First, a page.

CMS takes battle against fraud to data center
- By Mary Mosquera
- Jul 30, 2005
Physicians who bilk Medicare on claims soon may be unable to hide among the system stovepipes of the Centers for Medicare and Medicaid Services. Officials are modernizing CMS' data collection and storage systems, hoping to bring down the agency's soaring rate of improper payments and reduce waste, fraud and abuse.
The cost for such improprieties is substantial: Medicare accounts for $21.7 billion of the $45 billion in improper payments governmentwide.
For CMS, the first step in staunching that flow is to consolidate enterprise data center and warehouse operations, so it can collect and store more higher-quality data in a unified repository. Such centralized access is key in helping the agency meet the demands of the new Medicare prescription drug plan, as well as increased claims processing and use of Web applications.
"All the business lines at CMS, such as Medicare benefits, hospital quality and pay for performance, will benefit from the data warehouse, easy access and manipulation of data," said Tim Hill, director and chief financial officer in CMS' Office of Financial Management. CMS is an agency in the Health and Human Services Department.
Today, most data center operations that support claims processing are stovepiped, either contracted for a specific application or business process or are not under CMS' direct control.
CMS will fold its 22 data centers into four, separated geographically but acting as one enterprise center.
CMS recently released a request for proposals for the enterprise data center and expects to award the 10-year contract March 1, 2006. The agency earlier this year also released a request for information for the data warehouse.
With the new system, CMS staff members will be able to manipulate data to determine correct claims payment and cost trends. Analysts also will be able to connect the dots between health care providers and questionable claims, or spot spikes in particular treatments or localities, officials said.
"Right now, our databases are so convoluted, they can't make a match," Hill said.
For example, Medicare will pay the claim for a patient admitted into a skilled nursing facility only after the patient has been treated in a hospital for three days. It has been difficult for CMS to link the number of days a patient stays in the hospital with the nursing facility claim so they can process the payment.
"Once you have a data warehouse, you'll have a place where you can check every time," Hill said.
The data centers will host new Medicare business applications that run on both mainframes and the Web, such as the prescription drug plan scheduled to start in January, and legacy Medicare fee-for-service claims processing business applications.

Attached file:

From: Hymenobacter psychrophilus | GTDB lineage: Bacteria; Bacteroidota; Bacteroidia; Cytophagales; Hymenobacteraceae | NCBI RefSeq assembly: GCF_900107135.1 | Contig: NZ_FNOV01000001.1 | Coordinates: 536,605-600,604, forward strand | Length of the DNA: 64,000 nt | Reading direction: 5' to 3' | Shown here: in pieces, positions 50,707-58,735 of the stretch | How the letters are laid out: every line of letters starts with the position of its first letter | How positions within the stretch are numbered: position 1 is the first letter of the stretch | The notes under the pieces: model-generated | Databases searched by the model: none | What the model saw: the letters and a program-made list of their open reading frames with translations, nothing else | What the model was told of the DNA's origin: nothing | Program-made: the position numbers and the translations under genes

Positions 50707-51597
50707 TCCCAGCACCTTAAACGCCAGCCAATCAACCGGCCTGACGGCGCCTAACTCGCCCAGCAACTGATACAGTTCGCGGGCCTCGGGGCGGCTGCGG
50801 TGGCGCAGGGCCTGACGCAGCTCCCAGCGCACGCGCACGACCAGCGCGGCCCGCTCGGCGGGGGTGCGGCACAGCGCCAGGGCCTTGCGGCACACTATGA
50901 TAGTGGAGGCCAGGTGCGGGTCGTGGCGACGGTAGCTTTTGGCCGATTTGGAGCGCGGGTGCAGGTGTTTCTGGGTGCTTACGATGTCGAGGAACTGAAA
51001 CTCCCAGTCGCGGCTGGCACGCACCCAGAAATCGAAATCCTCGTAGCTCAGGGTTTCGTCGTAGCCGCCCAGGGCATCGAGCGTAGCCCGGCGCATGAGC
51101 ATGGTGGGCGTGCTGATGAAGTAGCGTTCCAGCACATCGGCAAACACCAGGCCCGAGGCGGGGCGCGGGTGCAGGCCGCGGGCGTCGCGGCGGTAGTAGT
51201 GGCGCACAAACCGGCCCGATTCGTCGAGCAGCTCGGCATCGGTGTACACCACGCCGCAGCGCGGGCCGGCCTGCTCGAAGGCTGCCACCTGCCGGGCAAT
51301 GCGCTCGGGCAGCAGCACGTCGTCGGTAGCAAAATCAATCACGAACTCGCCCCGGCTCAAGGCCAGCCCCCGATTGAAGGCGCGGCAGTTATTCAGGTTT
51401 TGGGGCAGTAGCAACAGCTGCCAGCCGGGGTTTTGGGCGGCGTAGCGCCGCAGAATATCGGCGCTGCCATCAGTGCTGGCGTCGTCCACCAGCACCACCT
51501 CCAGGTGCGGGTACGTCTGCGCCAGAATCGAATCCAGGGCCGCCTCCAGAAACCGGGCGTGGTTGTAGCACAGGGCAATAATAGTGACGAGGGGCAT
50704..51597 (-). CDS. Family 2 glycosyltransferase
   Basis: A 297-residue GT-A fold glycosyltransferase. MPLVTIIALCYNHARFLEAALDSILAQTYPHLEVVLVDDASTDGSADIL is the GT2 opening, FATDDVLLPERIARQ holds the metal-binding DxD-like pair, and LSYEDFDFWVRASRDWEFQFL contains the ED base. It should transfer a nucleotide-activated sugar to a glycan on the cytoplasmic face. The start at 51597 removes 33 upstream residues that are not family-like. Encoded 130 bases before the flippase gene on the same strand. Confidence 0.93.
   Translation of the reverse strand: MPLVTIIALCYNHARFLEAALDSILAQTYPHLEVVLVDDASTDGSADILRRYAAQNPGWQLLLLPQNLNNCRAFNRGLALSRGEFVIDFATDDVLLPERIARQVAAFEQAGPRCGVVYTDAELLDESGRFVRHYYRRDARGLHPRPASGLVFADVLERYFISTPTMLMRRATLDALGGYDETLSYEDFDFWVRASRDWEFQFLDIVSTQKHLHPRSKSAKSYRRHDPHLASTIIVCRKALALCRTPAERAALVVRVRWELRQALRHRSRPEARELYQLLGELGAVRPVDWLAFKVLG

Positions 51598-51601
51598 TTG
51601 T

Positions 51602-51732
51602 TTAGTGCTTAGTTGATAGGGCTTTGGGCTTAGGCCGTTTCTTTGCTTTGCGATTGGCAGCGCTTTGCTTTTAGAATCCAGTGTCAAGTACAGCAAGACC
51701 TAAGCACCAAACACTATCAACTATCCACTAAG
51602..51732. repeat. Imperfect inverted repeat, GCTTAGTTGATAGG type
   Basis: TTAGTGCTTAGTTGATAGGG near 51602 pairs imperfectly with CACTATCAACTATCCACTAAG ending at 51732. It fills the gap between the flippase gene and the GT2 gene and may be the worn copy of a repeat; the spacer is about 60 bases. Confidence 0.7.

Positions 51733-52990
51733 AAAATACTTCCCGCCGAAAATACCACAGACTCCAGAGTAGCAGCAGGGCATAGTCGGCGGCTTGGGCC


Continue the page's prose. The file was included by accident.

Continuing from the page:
For CMS, making data accessible through a single source is a crucial element in reducing its improper payments. If Medicare fee-for-service claims data is available in one place, those who track improper payments readily can determine if there is a match between a particular physician and his hospital Medicare claims, and fraud and abuse reports from the Office of the Inspector General.
"Right now, all that data is in different databases," Hill said.
But beyond bringing all of the data together, accuracy in Medicare payments is also about how intelligently officials can use data. Enabling users is the next priority for CMS.
"It's not the software so much as just having the infrastructure available more," Hill said. Many software tools exist, but "right now, we don't even have the data in the right place."
Modernization of the infrastructure is an important component in beginning to reduce improper payments, as is an updating of policies and procedures, said McCoy Williams, director of financial management and assurance for the Government Accountability Office.
"If you get the infrastructure in place, it's much easier to do data matching and those things that will highlight the improper payments," he said.
The enterprise data initiative, which is the foundation of CMS' IT modernization, will provide application hosting centers with real-time monitoring and management across the agency, said CMS spokesman Peter Askenaz. It will bring all data center services under direct control of CMS.
Standardization and data center consolidation also will reduce administrative and program costs, he said. CMS, which processes and retains the largest volume of health care data files in the world, anticipates building databases holding about 180 terabytes of Medicare health care data over the next five years.
Mary Mosquera is a staff writer with Government Computer News. She can be reached at firstname.lastname@example.org
Mary Mosquera is a reporter for Federal Computer Week.